A milestone in Police recruitment has been achieved with the deployment of more than 1,000 new constables around the country since the government was formed.
Deputy Prime Minister Winston Peters and Police Minister Stuart Nash congratulated graduates of Wing 321 at a ceremony at the Royal New Zealand Police College. The 80 recruits have officially completed training and been sworn in as constables. They will be deployed across all districts and commence duties on Christmas Eve, 24 December.
“The presence of police in our neighbourhoods and towns is one of the most powerful ways to deter crime and build safer communities,” says Mr Peters. “Today’s graduation means 1,022 new frontline officers have graduated and been deployed across all regions since the government was formed.”
“The Coalition Agreement between New Zealand First and Labour strives to increase Police numbers by 1800 extra officers. We are making good progress. The deployment of the new constables is much-needed, especially in our provincial communities outside our largest city.
“Auckland has attracted 41 per cent of the new officers and others have been deployed the length and breadth of the country. For example Northland has 54 new officers, Waikato has 88, Central District has 74, there are 75 new constables in Bay of Plenty, Canterbury has 81, and Southern has 60 new officers. These previously neglected regions were crying out for more Police,” Mr Peters says.
“Now that recruitment and training has stepped up following increased investment, a new recruit wing is graduating every month,” Mr Nash says. The net gain, accounting for attrition in the current workforce, is 483 extra frontline officers since the beginning of the 2017/18 financial year. We are more than a quarter of the way towards our goal of 1800 extra police.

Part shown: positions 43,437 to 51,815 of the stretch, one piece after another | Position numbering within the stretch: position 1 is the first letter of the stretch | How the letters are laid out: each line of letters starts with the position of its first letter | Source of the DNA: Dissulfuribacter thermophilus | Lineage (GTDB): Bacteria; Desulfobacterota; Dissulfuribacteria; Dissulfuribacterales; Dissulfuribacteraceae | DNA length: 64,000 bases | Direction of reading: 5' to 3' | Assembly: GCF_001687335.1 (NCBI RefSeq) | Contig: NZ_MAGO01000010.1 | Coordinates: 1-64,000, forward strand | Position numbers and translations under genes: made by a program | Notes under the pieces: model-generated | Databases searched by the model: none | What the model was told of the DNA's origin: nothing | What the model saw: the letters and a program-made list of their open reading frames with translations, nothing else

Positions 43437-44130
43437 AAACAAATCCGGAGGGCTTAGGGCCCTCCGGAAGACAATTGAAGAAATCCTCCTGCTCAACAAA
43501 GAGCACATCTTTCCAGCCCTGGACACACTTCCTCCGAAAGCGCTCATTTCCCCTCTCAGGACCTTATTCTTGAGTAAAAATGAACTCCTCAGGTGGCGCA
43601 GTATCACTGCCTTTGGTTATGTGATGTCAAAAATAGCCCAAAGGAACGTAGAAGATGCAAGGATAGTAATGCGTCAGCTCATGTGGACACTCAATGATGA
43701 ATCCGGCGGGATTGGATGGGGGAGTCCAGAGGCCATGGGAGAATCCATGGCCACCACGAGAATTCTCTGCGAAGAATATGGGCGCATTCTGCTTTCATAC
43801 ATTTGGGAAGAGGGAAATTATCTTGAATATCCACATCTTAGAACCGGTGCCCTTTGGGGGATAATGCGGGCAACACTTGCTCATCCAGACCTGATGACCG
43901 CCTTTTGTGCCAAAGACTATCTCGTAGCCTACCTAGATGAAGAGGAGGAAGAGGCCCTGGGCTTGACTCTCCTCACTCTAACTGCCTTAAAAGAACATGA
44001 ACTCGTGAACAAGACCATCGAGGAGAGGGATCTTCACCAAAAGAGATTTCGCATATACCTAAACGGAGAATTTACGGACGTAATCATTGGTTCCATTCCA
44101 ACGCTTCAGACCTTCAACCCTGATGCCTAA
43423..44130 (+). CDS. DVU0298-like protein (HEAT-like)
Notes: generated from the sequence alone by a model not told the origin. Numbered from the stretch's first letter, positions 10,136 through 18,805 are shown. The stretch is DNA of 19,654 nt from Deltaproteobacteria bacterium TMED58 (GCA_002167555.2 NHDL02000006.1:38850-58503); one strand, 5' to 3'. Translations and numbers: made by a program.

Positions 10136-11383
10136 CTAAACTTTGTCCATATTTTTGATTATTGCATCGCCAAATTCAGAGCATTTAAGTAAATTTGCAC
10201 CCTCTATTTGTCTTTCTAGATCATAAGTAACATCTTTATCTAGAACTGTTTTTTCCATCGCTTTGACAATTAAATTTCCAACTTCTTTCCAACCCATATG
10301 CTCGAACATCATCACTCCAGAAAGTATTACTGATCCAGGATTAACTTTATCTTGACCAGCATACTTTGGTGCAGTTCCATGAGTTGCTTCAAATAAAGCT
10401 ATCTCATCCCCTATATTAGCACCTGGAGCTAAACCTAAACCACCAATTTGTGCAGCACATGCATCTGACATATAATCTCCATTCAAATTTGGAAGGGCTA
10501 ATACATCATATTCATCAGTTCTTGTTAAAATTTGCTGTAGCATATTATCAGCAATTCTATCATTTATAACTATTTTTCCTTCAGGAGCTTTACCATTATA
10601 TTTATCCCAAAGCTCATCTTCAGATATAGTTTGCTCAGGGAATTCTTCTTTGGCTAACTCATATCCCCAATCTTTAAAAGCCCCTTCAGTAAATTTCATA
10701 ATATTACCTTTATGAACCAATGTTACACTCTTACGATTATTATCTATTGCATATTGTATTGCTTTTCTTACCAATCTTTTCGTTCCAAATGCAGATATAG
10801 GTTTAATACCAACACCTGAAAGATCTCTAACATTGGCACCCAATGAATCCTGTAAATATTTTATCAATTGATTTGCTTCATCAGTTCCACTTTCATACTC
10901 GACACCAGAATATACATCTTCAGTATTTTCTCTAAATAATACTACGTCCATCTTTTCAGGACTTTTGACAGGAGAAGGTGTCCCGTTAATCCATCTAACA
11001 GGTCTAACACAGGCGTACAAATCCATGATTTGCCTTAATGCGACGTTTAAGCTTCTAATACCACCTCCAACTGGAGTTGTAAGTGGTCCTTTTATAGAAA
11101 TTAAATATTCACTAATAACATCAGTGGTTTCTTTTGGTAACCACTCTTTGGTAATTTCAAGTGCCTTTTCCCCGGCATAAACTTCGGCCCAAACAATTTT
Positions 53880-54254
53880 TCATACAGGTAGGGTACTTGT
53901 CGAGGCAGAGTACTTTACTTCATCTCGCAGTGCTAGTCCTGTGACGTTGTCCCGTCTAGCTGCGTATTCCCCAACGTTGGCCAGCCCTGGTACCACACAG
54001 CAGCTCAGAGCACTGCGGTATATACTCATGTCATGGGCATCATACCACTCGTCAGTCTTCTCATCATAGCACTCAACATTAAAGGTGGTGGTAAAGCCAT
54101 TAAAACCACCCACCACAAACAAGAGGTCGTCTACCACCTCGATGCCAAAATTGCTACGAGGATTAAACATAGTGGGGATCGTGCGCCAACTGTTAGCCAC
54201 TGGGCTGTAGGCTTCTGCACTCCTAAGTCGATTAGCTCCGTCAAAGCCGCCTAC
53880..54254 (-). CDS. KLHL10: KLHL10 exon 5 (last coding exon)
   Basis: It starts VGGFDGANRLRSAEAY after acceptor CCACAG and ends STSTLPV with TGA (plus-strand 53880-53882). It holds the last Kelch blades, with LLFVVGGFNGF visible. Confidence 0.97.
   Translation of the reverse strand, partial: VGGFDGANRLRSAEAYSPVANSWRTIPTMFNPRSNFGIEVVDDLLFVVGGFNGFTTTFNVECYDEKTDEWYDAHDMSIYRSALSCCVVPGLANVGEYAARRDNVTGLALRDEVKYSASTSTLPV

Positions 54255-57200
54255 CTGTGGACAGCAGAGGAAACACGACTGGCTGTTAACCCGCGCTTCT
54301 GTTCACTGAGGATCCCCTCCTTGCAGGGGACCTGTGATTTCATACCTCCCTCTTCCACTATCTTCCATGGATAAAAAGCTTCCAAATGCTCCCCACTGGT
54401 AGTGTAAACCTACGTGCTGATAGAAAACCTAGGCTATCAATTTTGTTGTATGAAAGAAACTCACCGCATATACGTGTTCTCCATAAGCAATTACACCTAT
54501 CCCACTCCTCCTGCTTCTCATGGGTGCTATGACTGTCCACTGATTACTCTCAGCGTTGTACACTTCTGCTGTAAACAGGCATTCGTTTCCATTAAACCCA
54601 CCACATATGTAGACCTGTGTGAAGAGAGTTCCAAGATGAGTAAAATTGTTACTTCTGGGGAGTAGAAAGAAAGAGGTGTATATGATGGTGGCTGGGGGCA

“A new recruit wing graduates every month. In addition there will be 485 extra support staff. Policing is increasingly seen as a worthwhile career option. There is growing diversity in Police ranks too. One third of the new officers are women. Today’s graduation also means the number of fulltime-equivalent female Police officers has passed the 2,000 mark.
“One of the Government’s top three priorities is to improve the wellbeing of New Zealanders. We are building safer and more connected communities. There has been a significant drop in the number of people who have been victims of crime during 2018.
“Today’s graduates will be out on the streets and holiday spots over summer. They bring diverse skills and experience to their role in keeping communities safe and preventing crime. They range in age from 19 to 52 and many have a strong tradition of volunteering in their communities such as surf lifesavers, firefighters, search and rescue work, sports coaching and mentoring young people. There are 17 born outside New Zealand and they share at least nine foreign languages between them.
“These new officers will help us to meet our goals of reducing victimisation and bringing down offending and imprisonment rates. I also thank the wing patron, Crown Solicitor Brian Dickey, for the support, mentoring and advice he offered during the 16-week training,” Mr Nash says.